EDITORIAL: Affordable Care Act back in front of the Supreme Court



The Affordable Care Act, better known to Americans as Obamacare, is in front of the Supreme Court--again. Since being signed into law in 2010, there has been nothing but issues surrounding all aspects of this act. The most current dispute pertains to whether citizens should receive tax credits for purchasing their health insurance through Healthcare.gov.

According to TheSkimm, Obamacare stipulated that each state was responsible for setting up a marketplace through which residents would be able to purchase their health insurance. However, only 13 states, plus Washington DC, have complied in establishing these marketplaces. So that means Americans in the remaining 32 states must turn to Healthcare.gov, which is the government’s platform to be used when purchasing insurance.

Americans who use the state marketplaces are supposed to receive tax credits in order to help pay for the insurance they are required, by law, to obtain whether that be through an employer or one of these exchanges. As the law currently stands, these health credits are not intended to be given to citizens who utilize Healthcare.gov. However since only 13 states and DC have these websites available to their residents, people have been forced to turn to Healthcare.gov, which has had its own menagerie of problems.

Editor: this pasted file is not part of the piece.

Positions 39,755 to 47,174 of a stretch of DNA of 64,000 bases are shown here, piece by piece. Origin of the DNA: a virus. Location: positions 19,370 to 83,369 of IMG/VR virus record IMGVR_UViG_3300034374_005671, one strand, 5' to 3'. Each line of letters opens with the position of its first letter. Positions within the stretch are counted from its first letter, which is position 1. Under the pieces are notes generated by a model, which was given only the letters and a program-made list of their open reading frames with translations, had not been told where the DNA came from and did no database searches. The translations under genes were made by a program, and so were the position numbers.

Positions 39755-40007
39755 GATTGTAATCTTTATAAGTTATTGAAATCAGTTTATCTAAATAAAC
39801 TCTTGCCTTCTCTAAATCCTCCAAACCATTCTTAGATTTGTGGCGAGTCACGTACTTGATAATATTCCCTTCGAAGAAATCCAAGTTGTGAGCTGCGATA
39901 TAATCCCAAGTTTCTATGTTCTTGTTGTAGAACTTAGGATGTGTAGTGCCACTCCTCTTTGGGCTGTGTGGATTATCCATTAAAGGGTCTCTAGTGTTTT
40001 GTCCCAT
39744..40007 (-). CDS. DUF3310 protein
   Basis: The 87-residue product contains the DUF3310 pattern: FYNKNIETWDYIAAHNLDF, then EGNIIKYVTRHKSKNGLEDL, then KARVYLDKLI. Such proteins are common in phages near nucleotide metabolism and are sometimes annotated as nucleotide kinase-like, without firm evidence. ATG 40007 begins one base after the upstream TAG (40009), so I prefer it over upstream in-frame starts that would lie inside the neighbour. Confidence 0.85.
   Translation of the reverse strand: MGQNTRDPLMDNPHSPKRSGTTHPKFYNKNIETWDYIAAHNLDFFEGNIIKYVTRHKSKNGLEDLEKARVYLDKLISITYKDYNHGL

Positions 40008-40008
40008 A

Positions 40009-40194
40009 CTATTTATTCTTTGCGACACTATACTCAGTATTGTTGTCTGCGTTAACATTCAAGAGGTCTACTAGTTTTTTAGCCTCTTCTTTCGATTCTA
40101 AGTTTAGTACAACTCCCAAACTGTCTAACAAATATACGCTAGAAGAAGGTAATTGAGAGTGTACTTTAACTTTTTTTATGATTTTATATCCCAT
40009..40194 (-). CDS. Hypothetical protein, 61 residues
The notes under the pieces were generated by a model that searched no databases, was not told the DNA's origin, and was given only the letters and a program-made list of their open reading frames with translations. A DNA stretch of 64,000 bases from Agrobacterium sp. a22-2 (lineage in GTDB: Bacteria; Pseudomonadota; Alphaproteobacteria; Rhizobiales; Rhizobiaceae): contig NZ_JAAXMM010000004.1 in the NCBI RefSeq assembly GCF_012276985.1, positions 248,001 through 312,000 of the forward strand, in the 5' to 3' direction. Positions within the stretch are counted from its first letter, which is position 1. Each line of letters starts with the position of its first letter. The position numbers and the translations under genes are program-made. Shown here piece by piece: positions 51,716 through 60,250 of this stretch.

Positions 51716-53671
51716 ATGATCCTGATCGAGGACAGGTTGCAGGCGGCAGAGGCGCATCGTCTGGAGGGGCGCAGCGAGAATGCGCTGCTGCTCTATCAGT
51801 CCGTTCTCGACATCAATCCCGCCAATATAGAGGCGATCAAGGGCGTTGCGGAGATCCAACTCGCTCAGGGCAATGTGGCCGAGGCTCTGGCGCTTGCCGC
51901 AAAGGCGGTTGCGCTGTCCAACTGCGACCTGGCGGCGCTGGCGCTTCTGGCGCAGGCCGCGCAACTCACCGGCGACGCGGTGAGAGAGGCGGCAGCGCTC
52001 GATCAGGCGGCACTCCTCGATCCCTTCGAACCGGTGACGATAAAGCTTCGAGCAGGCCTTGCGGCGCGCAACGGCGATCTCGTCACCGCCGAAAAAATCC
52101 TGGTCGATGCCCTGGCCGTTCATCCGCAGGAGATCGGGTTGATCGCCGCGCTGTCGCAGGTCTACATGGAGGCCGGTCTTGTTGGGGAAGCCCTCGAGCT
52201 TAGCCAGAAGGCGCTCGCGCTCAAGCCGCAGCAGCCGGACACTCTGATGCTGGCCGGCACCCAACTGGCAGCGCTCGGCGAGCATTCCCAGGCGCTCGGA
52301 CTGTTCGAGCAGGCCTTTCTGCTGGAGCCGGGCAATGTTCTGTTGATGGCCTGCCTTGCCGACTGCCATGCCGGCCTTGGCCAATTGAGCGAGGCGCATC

That’s where the current Supreme Court hearings come in. Should tax credits be given to people who used Healthcare.gov or not? If not, then there are millions of Americans who will be unable to afford the health insurance Obamacare mandates they have. If the Supreme Court votes against this, it could very well be the beginning of the end for the Affordable Care Act.

While yes, health care is more affordable for some, and the number of insured people has increased, there have been few moments where it seems like Obamacare is functioning smoothly. The GOP has been against it from the beginning, many Americans who were forced to drop their plans are unhappy and there is the potential for harm to the job market in coming years.

Whatever the Supreme Court decides pertaining to tax credits, it seems as though the Affordable Care Act will continue to receive criticism from all parties. So either the GOP needs to put asside their extreme opposition, or Obama and his administration need to respond to the criticisms of Obamacare. American citizens cannot afford a prolonged political disagreement, as they will still struggle to afford health care. This issue is too important, too essential to citizens' basic rights, for our legislators to wallow in the ideological muck of red versus blue.